Generally, the user logon for a computer and the user authentication for network access control are two separate procedures. Nevertheless, to minimize the burden on a user in dealing with the different access control schemes, the user logon and the user authentication for network access are sometimes performed together. For example, in the case where the user authentication is implemented under the Kerberos protocol, when the user logs on the computer, the computer may also initiate a Kerberos authentication process. In the authentication process, the computer contacts a Kerberos Key Distribution Center (KDC) to first obtain a ticket-granting ticket (TGT) for the user. The computer can then use the TGT to obtain from the KDC a session ticket for itself.

Performing the user logon and user authentication for network access control together is desirable from a user's point of view, because the user does not have to enter her password or other security information multiple times. Nevertheless, due to the extra network access involved, the combined logon and authentication process can take much longer time to complete and are more prone to failure due to network or service failure. There is therefore a need to more effectively combine the logon and user authentication processes to improve the success rate and speed of the combined logon process.

SUMMARY OF THE INVENTION

In view of the foregoing, the present invention provides a method and system for an improved combined logon process that utilizes network communications with a network access control server for gaining network access to provide the user's account data needed for logon. When a user tries to log on a computer, the computer initiates a user-authentication process with a network access control server for purposes of obtaining access to network services, which include the computer that the user intends to log on. During the authentication process, the network access control server queries a directory service for the account data for the user. After obtaining the user's account data, the network access control server includes the account data in a network access response sent to the computer as part of the network access control process. The computer then retrieves the user account data from the communication packet and uses the data to complete the user logon. The inclusion of the account data in the network access response removes the need for the computer to independently contact another service, such as the directory service, to obtain the account data. The reduction of network communications involved makes the combined logon-authentication process faster and less prone to failure.

Additional features and advantages of the invention will be made apparent from the following detailed description of illustrative embodiments, which proceeds with reference to the accompanying figures.

BRIEF DESCRIPTION OF THE DRAWINGS

While the appended claims set forth the features of the present invention with particularity, the invention, together with its objects and advantages, may be best understood from the following detailed description taken in conjunction with the accompanying drawings of which:

FIG. 1 is a block diagram generally illustrating an exemplary computer system on which the present invention may be implemented;

FIG. 2 is a schematic diagram showing the communications between a computer and a network access control server for performing the user logon procedure in accordance with the invention;

FIG. 3 is a schematic diagram showing an embodiment of the invention that performs user authentication for network access control based on the Kerberos protocol;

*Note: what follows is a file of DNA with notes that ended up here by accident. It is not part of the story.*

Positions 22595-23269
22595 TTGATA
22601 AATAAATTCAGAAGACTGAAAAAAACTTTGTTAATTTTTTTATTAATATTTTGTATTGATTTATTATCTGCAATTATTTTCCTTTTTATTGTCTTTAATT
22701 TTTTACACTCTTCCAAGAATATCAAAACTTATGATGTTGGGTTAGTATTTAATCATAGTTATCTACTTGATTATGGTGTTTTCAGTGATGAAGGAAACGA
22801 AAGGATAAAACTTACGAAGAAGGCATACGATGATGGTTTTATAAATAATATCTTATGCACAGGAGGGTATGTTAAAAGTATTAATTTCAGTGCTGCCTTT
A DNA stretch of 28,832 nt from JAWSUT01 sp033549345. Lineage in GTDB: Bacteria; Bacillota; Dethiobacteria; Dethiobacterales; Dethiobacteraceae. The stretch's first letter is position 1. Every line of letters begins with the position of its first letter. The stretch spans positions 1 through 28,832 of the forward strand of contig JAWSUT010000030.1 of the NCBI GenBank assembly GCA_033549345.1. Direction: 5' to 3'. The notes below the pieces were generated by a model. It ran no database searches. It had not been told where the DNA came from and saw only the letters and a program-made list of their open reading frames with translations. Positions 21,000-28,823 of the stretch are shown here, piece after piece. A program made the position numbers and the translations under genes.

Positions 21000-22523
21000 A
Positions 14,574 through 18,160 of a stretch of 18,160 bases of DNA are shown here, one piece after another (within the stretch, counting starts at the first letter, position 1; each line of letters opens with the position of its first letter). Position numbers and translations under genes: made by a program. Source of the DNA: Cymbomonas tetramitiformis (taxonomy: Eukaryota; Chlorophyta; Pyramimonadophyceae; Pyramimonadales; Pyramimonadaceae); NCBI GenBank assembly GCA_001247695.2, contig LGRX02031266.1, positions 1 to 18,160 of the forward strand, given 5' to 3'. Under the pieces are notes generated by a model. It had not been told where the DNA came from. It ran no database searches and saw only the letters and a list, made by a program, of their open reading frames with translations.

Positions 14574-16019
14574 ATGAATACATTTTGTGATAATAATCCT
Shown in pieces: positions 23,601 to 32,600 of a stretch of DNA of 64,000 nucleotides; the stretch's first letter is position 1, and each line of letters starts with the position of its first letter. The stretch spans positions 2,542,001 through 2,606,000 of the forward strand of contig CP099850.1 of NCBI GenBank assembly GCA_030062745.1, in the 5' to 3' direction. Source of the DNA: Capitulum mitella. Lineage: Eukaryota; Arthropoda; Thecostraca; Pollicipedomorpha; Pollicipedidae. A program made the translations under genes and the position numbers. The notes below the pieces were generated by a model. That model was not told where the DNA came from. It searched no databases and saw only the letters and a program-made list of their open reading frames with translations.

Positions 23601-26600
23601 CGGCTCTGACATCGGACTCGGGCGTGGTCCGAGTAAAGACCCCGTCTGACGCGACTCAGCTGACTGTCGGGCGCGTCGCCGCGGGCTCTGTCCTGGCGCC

FIG. 4 is a flow chart showing a combined user logon-authentication process in the embodiment shown in FIG. 3; and

FIG. 5 is a schematic diagram showing an exemplary data structure for containing the user account data in a Kerberos ticket.

DETAILED DESCRIPTION OF THE INVENTION

Turning to the drawings, wherein like reference numerals refer to like elements, the invention is illustrated as being implemented in a suitable computing environment. Although not required, the invention will be described in the general context of computer-executable instructions, such as program modules, being executed by a personal computer. Generally, program modules include routines, programs, objects, components, data structures, etc. that perform particular tasks or implement particular abstract data types. Moreover, those skilled in the art will appreciate that the invention may be practiced with other computer system configurations, including hand-held devices, multi-processor systems, microprocessor based or programmable consumer electronics, network PCs, minicomputers, mainframe computers, and the like. The invention may also be practiced in distributed computing environments where tasks are performed by remote processing devices that are linked through a communications network. In a distributed computing environment, program modules may be located in both local and remote memory storage devices.

With reference to FIG. 1, an exemplary system for implementing the invention includes a general purpose computing device in the form of a conventional personal computer 20, including a processing unit 21, a system memory 22, and a system bus 23 that couples various system components including the system memory to the processing unit 21. The system bus 23 may be any of several types of bus structures including a memory bus or memory controller, a peripheral bus, and a local bus using any of a variety of bus architectures. The system memory includes read only memory (ROM) 24 and random access memory (RAM) 25. A basic input/output system (BIOS) 26, containing the basic routines that help to transfer information between elements within the personal computer 20, such as during start-up, is stored in ROM 24. The personal computer 20 further includes a hard disk drive 27 for reading from and writing to a hard disk 60, a magnetic disk drive 28 for reading from or writing to a removable magnetic disk 29, and an optical disk drive 30 for reading from or writing to a removable optical disk 31 such as a CD ROM or other optical media.